Social media is one of the popular computer-based technologies that facilitates communication between people and sharing information. According to statistics from eSafety commissioner, YouTube, Facebook and Instagram are the most popular social media services among Australian teens aged 13 to 17 years. Understanding the information we share, intentionally and inadvertently, and protecting the data is of critical importance. Users need to develop skills necessary to analyse the impact of their data traces.
Apps are usually developed for smart devices such as smart phones, tablets and televisions. Typically an app creates data movement between a local device and an application server, which can create security and privacy risks.
Other than the face in the image, the photograph does not have any identifying data on the surface. However, the meta data or Exchangeable Image File (EXIF) embedded into the file at the time the image was captured holds specific identifying and technical data. You can see from the screenshot the exact day, time and location as well as the file type and size. Various online tools are available to explore EXIF data but most social media platforms, such as Facebook, Instagram and Twitter strip the location data from an image. There are conflicting opinions around what happens with the data stripped by social media platforms and whether this process is done to protect the identity of the user, or to remove metadata which identifies ownership of the image. IPTC Photo Metadata strongly advocates against removing metadata and conducts and publishes the results of their Social Media Platforms survey outlining how various sites handle embedded metadata. Emailing or texting images will not remove sensitive data and could lead to a breach of digital privacy if sharing images
By critically examining and questioning how algorithms impact the personalisation of web searches we can put measures in place to ensure that we are exposed to a wide range of content. Broadening our world view provides students the opportunity to bring a different perspective when developing a digital solution to a real-world problem (ACTDIP028).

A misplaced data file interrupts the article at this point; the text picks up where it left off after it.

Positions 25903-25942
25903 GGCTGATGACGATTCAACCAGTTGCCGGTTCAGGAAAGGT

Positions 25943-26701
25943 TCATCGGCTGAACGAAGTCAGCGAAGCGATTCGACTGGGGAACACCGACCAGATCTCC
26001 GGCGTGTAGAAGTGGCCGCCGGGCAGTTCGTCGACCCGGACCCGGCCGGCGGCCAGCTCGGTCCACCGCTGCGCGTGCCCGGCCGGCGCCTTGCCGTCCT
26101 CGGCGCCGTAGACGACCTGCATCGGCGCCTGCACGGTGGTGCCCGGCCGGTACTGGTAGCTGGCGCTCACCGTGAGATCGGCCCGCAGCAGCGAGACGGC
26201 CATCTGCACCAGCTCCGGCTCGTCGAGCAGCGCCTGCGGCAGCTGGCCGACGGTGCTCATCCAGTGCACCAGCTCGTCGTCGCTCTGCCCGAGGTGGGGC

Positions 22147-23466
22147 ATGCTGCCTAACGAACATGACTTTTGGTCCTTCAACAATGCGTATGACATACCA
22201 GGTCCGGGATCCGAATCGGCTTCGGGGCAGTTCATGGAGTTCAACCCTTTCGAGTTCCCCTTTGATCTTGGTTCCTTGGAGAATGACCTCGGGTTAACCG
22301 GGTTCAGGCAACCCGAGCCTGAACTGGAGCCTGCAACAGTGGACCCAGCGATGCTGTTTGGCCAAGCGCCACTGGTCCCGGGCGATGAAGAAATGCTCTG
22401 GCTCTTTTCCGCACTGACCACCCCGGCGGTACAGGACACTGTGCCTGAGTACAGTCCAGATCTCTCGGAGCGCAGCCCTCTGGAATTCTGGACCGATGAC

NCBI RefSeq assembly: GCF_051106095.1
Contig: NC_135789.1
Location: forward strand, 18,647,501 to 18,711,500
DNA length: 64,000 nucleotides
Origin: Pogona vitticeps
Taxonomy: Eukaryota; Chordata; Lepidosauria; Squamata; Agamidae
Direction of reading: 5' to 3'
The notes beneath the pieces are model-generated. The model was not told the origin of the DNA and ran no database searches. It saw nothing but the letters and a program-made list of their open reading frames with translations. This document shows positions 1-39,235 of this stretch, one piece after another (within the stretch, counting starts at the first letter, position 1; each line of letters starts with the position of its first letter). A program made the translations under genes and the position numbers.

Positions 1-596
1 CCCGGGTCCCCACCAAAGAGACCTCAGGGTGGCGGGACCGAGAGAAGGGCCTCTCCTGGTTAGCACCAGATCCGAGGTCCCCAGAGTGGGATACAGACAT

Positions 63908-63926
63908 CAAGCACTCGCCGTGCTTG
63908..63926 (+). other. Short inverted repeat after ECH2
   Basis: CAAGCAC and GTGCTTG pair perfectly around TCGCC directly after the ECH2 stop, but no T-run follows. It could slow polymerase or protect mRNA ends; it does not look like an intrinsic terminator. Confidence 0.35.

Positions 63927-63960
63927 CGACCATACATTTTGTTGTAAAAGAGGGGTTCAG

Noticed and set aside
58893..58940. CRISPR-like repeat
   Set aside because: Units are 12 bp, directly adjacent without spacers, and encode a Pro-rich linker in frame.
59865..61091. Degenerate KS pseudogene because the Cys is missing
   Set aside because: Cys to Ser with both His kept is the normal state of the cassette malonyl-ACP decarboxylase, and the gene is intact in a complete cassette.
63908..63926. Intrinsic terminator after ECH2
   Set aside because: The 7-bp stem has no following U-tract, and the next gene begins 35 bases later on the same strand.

As web-based advertising can further the effect of the filter bubbles by exposing users to more of the same content, we can reduce this by adjusting browser settings using ‘Manage your Google Account’. Check your settings in all these sections:
• Search history
• Web and App Activity
• Location history
• YouTube history
• Turning off targeted ads – Ad Personalisation
• Downloading browser extensions e.g. Ad blocking
• Vulnerability to network outages removing access to information that is not available locally
• Large amounts of information that can be hard to trace
• Exposure to people across a network that may not be who they say they are.
Active electronic footprint:
Active digital footprint is data that you intend to submit online. It is created when a user’s personal data is actively released by them for the purpose of sharing information through websites and social networks such as Facebook, Instagram, Twitter.
• Send an email to someone else, you are actively wanting the recipient to read the information you want to send.
• Agree to install cookies on your device when prompted by the browser.
• Posts on social networks such as Facebook, Instagram, Zalo,…
Passive Electronic Footprint:
Passive digital footprint is created when users’ data is collected silently without their knowledge. Information may be collected by technology companies such as browsing data, IP addresses, purchase information, for advertising or customer profiling purposes and other purposes.
• When you visit a certain website, the server will collect your personal information, know your search history and find the IP address on the device you are using. If you pay attention, you will see that after accessing these websites, using social networks or certain applications will show ads about the previous search content. Specifically, you go to Traveloka to view flight information or book tickets, about a day later on social networks you will see a lot of flight information or Traveloka ads on other applications such as the English app TFlat Dictionary such as.
• Or advertisers use your likes, shares and comments to profile you and to serve ads based on your needs and wants.
How customers leave an electronic footprint:
• Websites and online shopping channels: there are cookie systems that store all the data that consumers have made on the online system, track every consumer’s every move and allow Targeted Advertising to reach them.
• Social networks: social network users have a habit of sharing personal information on social networks to interact with their friends and relatives and their interaction activities (like, comment, share). sharing, posting photos,…) are recorded. At the same time, social networking sites also regularly update and introduce policies and settings to enhance user data tracking when consumers often click “Agree” without caring about the content. content of the policy.
• Mobile phones, tablets, laptops: websites often allow consumers to access using multiple devices. While this is often seen as a way to secure their account information, it is also a way to collect data about consumer habits.